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Issue #591

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2014 Media Kit

Japan’s May exports expected to show first fall in 15 months

By: | at 06:07 PM | International Trade  

Japan’s exports likely fell for the first time in 15 months in May due to stagnant demand overseas, and with imports expected to rise the trade balance will probably remain in deficit, where it has been for nearly two years, a Reuters poll showed.

In addition to weak demand from emerging nations, the benefit of a weak yen for exports appeared to have run its course.

The Reuters poll of 28 economists forecast exports to show a 1.2 percent fall in the year to May, which would be the first decline since a 2.9 percent fall in February last year.

In April, Japan’s exports rose 5.1 percent from a year earlier.

The poll forecast a 1.7 percent increase in imports in May, largely led by higher demand for liquid natural gas.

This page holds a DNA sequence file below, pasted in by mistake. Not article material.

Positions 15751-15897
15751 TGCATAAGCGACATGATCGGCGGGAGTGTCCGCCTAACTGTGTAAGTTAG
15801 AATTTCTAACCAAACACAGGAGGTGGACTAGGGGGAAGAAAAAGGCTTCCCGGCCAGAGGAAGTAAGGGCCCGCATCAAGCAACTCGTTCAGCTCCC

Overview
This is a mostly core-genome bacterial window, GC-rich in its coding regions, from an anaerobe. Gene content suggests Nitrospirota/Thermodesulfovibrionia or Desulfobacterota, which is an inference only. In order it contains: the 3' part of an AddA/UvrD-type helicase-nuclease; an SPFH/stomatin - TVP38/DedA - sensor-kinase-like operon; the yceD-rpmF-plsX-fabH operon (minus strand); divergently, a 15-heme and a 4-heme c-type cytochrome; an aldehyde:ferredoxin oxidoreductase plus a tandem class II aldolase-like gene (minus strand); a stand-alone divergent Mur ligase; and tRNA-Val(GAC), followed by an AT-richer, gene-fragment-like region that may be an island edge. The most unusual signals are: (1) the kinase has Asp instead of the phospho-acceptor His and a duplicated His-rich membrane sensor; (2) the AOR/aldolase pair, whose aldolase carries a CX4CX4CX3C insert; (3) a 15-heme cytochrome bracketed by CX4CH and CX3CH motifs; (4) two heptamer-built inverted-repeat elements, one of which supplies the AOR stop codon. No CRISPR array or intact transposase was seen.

The trade deficit was forecast at 1.17 trillion yen. It would be 23rd straight monthly deficit.

“Shipments to Europe are expected to stay solid, but those to Asia will probably continue to be stagnant. In addition, exports to the U.S. are slow,” Takeshi Minami, chief economist at Norinchukin Research Institute, said.

Yoshiki Shinke, chief economist at Dai-ichi Life Research Institute Said he expected the trade deficit to shrink over the summer, but a return to surplus was some way off.

“We expect the nation’s exports will pick up around July-September, led by recovering demand from the U.S.,” Shinke said.

“But if exports continue to stay tepid, this could raise a possibility that the economic recovery may undershoot.”

Japan’s economy grew in the first quarter at the fastest pace since the third quarter of 2011 thanks to a surge in capital spending and strong consumer spending.

The Ministry of Finance (MOF) will announce the trade data on June 18 at 8:50 a.m. (June 17 at 2350 GMT).

The Bank of Japan on Friday kept monetary policy steady and revised up its assessment of overseas economies. BOJ officials saw overseas headwinds receding as China’s exports rebound and as the U.S. economy recovers from a severe winter. (Reuters)